Guide to Arlo Camera Installation and Use

Updated: November 2021.

This guidance provides important information about legal obligations you have as the operator of a camera system. This guidance is not intended to provide a comprehensive explanation of applicable privacy laws, nor constitute legal advice. If you have any concerns or questions about these matters, you should take legal advice and check advice published by your local data protection supervisory authority. You may also wish to read the Guidelines prepared by the European Data Protection Board on processing personal data through video devices.


We have prepared this guidance to help you understand how to use your Arlo camera system in accordance with data protection laws. In this note “you” means you (our customer) and “we” and “us” means Arlo.


Data protection laws, such as the General Data Protection Regulation (GDPR), regulate the collection, use and processing of personal data. These laws are designed to protect individuals’ right to privacy. They put legal obligations on your operation of cameras, including positioning, notices (signage) required in the monitored space and the way in which data can be used and shared. If you use the system within your private household, the data protection laws may not apply to you, as we describe further below.


The location and positioning of cameras is very important from a data protection perspective. This is because cameras may capture images which people may not expect to be recorded. When setting up your cameras you should position them carefully and should look at how the camera settings can be used to avoid certain areas of view. As the operator of the system, you are ultimately in control of the area being monitored by the cameras and access to it (and thus who may be monitored and recorded). You need to be comfortable with these responsibilities.

If you are installing cameras, some simple principles to bear in mind to ensure they are positioned lawfully are:

i. Only place cameras in areas where you are concerned about a safety or security risk (e.g. potentially vulnerable entrances, exits or windows);

ii. Limit the camera’s field of view to areas within your property boundaries and avoid monitoring neighbouring premises. Some of the camera settings can help with this by allowing you to zoom in and fix on areas within the field of view;

iii. Do not place cameras in areas where people would not reasonably expect images to be captured;

iv. Avoid locating cameras in areas where there may be sensitivity due to the nature of the space and personal activity taking place there e.g. in or near bedrooms, toilets, spa zones, changing areas or other sensitive spaces that people expect to be kept private;

v. Do not place cameras in areas which would provide a view of recreational public areas – for example public parks, public benches or outside café tables;

vi. Take particular care when placing cameras in any areas where there are children or vulnerable adults, because such people have additional protections under privacy laws;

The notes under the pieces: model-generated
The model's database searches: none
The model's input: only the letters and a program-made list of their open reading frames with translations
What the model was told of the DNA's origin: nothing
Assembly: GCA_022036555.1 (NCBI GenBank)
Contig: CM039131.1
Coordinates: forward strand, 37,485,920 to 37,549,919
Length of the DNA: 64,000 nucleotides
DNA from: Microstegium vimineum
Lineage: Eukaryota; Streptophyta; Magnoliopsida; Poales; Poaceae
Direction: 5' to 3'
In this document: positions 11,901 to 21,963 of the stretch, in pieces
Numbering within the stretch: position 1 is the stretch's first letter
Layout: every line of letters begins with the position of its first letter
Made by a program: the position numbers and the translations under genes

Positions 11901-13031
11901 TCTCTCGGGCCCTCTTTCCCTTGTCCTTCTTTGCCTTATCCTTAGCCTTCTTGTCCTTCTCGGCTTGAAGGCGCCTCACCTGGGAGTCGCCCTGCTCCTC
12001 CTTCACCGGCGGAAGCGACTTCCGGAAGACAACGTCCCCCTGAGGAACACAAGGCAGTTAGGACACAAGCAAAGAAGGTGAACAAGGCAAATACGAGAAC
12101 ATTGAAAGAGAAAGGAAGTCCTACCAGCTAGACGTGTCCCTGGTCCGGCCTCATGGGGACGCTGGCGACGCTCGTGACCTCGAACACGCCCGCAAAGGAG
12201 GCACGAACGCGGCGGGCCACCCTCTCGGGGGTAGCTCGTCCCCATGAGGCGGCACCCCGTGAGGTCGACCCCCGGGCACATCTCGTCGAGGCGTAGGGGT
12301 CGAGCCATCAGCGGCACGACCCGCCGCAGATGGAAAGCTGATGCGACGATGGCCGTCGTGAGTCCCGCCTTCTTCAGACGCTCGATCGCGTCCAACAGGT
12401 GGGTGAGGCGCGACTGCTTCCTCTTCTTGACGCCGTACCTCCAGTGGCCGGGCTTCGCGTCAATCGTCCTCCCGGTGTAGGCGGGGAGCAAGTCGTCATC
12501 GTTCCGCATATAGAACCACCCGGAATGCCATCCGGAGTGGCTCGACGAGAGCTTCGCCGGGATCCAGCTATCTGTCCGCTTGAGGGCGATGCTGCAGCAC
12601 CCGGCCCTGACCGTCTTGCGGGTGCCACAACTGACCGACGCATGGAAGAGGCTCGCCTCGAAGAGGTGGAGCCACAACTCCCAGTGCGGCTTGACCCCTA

vii. If there are a number of occupiers of the site (e.g. it’s a shared, communal space or building), you are responsible for getting permission to install the system from other owners / occupiers at the premises.


Arlo cameras have a built-in microphone which, can capture audio from several metres away. Please take care to avoid breaching any relevant local laws on audio recording. Some of the camera settings can help reducing the audio detection sensitivity, disable the audio detection or disable the microphone.


In addition, when (re)configuring or installing a video doorbell camera yourself, you should always seek to minimise coverage of public areas (e.g. street), common areas (eg shared property/ a lobby area) and another person’s property (neighbour’s garden, entrance or house) by:

i.Using the angled mount, which is supplied and included in the box of video doorbell, to angle the camera’s field of view;

ii. adjusting the following camera settings (using the Arlo App & Web) so as to: crop the field of view;

• Adjust the field of view of the doorbell camera in the video settings;
• Adjust the camera’s motion detection settings in order to avoid recording video when motion is detected in such areas.
• Create activity zones to focus motion detection on the specific areas within you property (subscription required for Cloud activity zones).


If you install and use Arlo cameras solely within your private household, the GDPR is unlikely to apply to you. This is because the GDPR does not extend to data captured and used solely within the home setting. This is commonly known as the «household exemption.» In this case, you won’t have a legal obligation to comply with the responsibilities set out in this guidance note, although you should still use the cameras responsibly to protect the privacy of others. Please note that the household exemption is limited; the GDPR rules may apply if you: